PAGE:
I am in the UK this week in a sort of technological dead zone and I have to walk a couple of kilometres to get to the only public Internet access in the town. In the Post this week, we are having a look at some more of the apps that have a connection to Thailand.
More iPod apps for Thailand
Sorry about the slight echo on the recording. I noticed this last week and I must have done something to the microphone on the way over here. I'm still trying to work this one out.
I went down to the public library here the day after I arrived and asked about getting online. As expected I filled in a form and came back later. The lady who had taken thew form had disappeared and no one knew where it was. Sweet smiles all round and a vague admission that they did not have a clue. Most were members anyway and used the library's own PCs; but there was a public wifi. Bit by bit we sifted through the information, and in the end it was just like getting on True WiFi, only free.
I had limited access the first time -- just enough to upload the podcast -- but was later given temporary membership. The next day I got an hour out of it, so downloaded loads of pages for offline reading.
After the weekend I came to my sister's house and she has wifi, so no problems there for a couple of days. Indeed, it is quite good access here. And one of the emails I received was an invite for the Worldwide Developers Conference in San Francisco at the beginning of June.
Now, we all wondered how Apple would be dealing with anouncements about new products, and we are expecting some new ideas at this conference; but if journalists from the less technical press are being invited, let's crank this up a bit and suggest that there is something interesting in the offing.
Another problem I found here in the UK, concerns the power sockets. British plugs are massive three pin affairs with 13 amp fuses. Some of my devices, because they came via Singapore or Hong Kong, already have these, so getting the MacBookPro charged was easy. I had thought these plugs were only used in a few countries, but I see there is a list of over 20 others.
Some of the plugs from home look similar to US plugs and we were able to use adapters; but one or two, like the iPhone, had those mini connectors and nothing is that narrow, but fortunately this and the iPod touch can be charged using the USB port on the computer. As I have my LaCie hard disk with me for backup and emergencies, that was one of the essentials and I got that going in the end too.
My sister always insists that no one uses Macs, so it was interesting to be able to show her the item on the Unofficial Apple Weblog that showed Apple as number 5 in the UK. She tells me that the only person she knows who has Macs has a print shop. Christina Warren's useful conclusion is that "despite Microsoft's quips, price doesn't necessarily dictate market share."
While in the UK, I am making good use of the iPhone camera, although I am finding that using refills (or vouchers as they call them here) is fearsomely expensive. The camera takes some crisp shots in good lighting conditions, ut does have some shortcomings. AppleInsider reports that among the improvements in the 3.0 firmware update, beta testers are finding the camera output much improved, including in dark areas, which I have found produces very grainy images without a flash.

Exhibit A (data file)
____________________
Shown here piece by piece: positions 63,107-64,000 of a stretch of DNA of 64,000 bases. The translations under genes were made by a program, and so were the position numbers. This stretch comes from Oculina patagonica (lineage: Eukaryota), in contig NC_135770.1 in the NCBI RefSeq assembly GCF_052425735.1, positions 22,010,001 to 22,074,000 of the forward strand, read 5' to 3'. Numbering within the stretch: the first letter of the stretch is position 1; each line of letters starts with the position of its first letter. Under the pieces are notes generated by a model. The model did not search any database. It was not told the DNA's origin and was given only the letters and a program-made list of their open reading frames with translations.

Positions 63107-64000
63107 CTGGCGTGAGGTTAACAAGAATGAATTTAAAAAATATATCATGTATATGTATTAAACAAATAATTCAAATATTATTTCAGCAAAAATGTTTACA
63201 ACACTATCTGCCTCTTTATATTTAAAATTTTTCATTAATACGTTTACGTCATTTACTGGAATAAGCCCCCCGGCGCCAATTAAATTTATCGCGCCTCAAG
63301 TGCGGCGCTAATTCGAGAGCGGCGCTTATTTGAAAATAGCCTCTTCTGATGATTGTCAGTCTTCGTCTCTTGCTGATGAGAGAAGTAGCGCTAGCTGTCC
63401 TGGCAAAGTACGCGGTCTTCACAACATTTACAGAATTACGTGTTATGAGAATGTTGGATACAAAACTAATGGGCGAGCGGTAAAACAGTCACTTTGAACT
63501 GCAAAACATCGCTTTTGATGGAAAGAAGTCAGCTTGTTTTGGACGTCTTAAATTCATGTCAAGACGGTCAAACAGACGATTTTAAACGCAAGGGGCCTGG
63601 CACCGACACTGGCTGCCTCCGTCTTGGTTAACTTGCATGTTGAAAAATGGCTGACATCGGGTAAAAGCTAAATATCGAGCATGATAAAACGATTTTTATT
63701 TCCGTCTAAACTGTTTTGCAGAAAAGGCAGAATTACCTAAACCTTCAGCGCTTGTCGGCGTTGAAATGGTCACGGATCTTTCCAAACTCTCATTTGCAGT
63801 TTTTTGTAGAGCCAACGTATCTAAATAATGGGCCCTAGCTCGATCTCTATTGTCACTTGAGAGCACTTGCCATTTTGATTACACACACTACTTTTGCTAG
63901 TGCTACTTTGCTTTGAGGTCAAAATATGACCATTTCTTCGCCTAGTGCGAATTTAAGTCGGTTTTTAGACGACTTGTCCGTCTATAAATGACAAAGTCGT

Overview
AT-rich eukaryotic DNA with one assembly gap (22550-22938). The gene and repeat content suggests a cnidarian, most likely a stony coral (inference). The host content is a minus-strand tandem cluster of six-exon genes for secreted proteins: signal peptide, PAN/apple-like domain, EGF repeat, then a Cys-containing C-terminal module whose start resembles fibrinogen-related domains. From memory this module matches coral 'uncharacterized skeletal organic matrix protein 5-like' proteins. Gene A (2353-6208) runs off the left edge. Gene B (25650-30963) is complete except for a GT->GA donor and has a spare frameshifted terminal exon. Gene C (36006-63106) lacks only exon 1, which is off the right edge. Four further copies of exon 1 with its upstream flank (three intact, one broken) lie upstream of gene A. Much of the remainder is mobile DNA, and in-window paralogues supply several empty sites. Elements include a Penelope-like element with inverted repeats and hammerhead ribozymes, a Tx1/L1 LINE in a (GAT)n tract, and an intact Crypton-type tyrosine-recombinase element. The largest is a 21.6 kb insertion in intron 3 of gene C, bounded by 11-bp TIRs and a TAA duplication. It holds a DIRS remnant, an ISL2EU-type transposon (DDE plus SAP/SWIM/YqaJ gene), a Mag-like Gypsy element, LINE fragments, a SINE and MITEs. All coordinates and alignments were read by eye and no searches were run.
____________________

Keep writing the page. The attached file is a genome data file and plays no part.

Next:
A more significant upgrade -- and this will only be a hardware change -- is that there is expected to be a magnetometer in the iPhone and one of the functions of this is for a compass.
Thinking about convergence and the way Apple re-uses technology developed for one device in others, it is interesting to see that in one of the builds for the upcoming Snow Leopard, there is support for 3G and WWAN: wireless widea area network. So what new hardware is coming?
I guess not unless Apple has seen something that no one else has, either now or for the future. Twitter's Biz Stone and Even Williams, were on a program called the View and they stated clearly, Not for Sale. We've heard that before.
Last week we saw that Apple had an interesting page or two on the use of Twitter and on the way Macs are used in the San Francisco headquarters of the networking phenomenon. Several made comments on a rumour that Apple was thinking of buying Twitter during the week. As Insanely Great Mac writes, "It's fascinating because it makes no apparent sense."
Dennis Sellers of Macsimum News on an extended commentary of Apple rumours suggested that EA Games and Twitter are not on the shopping list for Apple; and that Apple is not going to release a games console. While a lot of people thik that Apple should get into games, I don't and think the market is fairly well tied uop, if somewhat imperfect, already.
In the meantime, Hary McCracken at Technologizer who also dismisses the Twitter rumour, looks at some other acquisitions that never happened.
While I am here in the UK it is interesting following some of the breaking news. One of the major stories could come out of the Thai politicians play-book and concerns the claiming of expenses: particularly who they are paid to.
Another long-running item is about the way the government, via the police here, have been going about systematically collecting DNA samples from everyone they come into contact with. Clearing the innocent and catching the guilty is a convincing argument, but the politicians here are up against something that the US refused to deal with in the last few years and that concerns the balance of freedom.
The European Court has ordered the British Government to destroy the samples taken, but they announced this week a modified national database that would allow the police to retain records of thousands of innocent people for up to six years. With the expenses problems and the DNA database, the tide has turned somewhat against the current government. The Register adds to this and confirms that while the samples themselves may be destroyed, the profiles - the data produced from those organic samples -- will be retained. They include the dangerous information that "All those convicted of an offence recorded on the Police National Computer, from prostitution to taking a pedal cycle without consent, will have their DNA profile and fingerprints stored forever."
The point that many MPs are making here in the UK is that all their claims were within the rules may not be totally true and there are suggestions that some line-fudging may have taken place. Sun, who are in the throes of a takeover situation with Oracle have just produced a corruption wild card by admitting that they may have been guilty of bribery. Apparently, Oracle did know abut this before putting its offer forward and must have factored in future fines to the $5.6b purchase.